In fact, shortly before the start of the summer season in Austria, there were 30,000 open job vacancies in the tourism sector. And the Wiener Zeitung recently reported on how restaurants in Vienna are struggling to keep up with customer demand due to staff shortages. 

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The issue is even being discussed in parliament and it has already been made easier for seasonal workers in Austria to access residency through changes to the Red-White-Red card. 

Now, there are expectations of similar staff shortages for the winter season, which could cause further stress for ski resort operators.


Back in July, it was reported that the federal government was working on a Covid-19 contingency plan to get the country through another autumn and winter.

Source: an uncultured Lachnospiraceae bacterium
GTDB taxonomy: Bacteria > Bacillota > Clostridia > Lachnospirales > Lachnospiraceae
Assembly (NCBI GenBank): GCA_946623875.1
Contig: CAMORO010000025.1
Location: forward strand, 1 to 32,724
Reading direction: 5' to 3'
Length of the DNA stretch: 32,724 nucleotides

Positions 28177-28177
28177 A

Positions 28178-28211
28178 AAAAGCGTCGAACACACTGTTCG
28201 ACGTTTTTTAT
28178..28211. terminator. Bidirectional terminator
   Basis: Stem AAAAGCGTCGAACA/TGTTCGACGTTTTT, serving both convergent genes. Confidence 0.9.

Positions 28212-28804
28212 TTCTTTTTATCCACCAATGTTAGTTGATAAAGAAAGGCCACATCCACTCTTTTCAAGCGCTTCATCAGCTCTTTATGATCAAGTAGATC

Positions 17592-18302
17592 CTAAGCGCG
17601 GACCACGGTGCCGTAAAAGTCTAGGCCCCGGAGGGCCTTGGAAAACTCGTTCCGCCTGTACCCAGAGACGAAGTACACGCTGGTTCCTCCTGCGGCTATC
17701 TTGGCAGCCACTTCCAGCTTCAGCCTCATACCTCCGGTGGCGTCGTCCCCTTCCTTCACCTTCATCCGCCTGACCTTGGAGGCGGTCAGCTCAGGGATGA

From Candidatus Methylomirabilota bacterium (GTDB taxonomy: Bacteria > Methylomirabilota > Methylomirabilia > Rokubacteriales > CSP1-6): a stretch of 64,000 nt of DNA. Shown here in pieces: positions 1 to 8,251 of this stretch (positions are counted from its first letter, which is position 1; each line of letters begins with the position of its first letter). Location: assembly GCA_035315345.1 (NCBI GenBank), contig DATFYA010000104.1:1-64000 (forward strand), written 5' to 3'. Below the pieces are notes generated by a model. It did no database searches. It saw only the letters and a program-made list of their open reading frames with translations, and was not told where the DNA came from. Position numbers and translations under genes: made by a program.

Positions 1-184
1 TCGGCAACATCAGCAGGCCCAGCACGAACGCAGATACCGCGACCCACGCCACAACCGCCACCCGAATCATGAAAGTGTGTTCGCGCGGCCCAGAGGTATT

It envisages four scenarios – numbered from the best to the worst case. In the best case scenario, Austrians can live free of any pandemic rules. In the second best scenario, the situation will remain as it is (find out more about Austria’s latest Covid-19 rules here).

In scenario three, if new variants lead to more severe illness, the mask requirement will be expanded and more testing will be carried out.

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There could even be night-time curfews, entry tests and restrictions on private meetings. In addition, major events could be stopped from taking place and nightclubs closed.

Scenario four, the worst case scenario, would mean vaccination no longer offered protection and hospitals became overwhelmed, leading to severe restrictions on people’s social lives.

From what we’ve seen over the past two winters, scenarios three and four would likely impact winter sports operations. But to what degree would depend on the severity of the situation.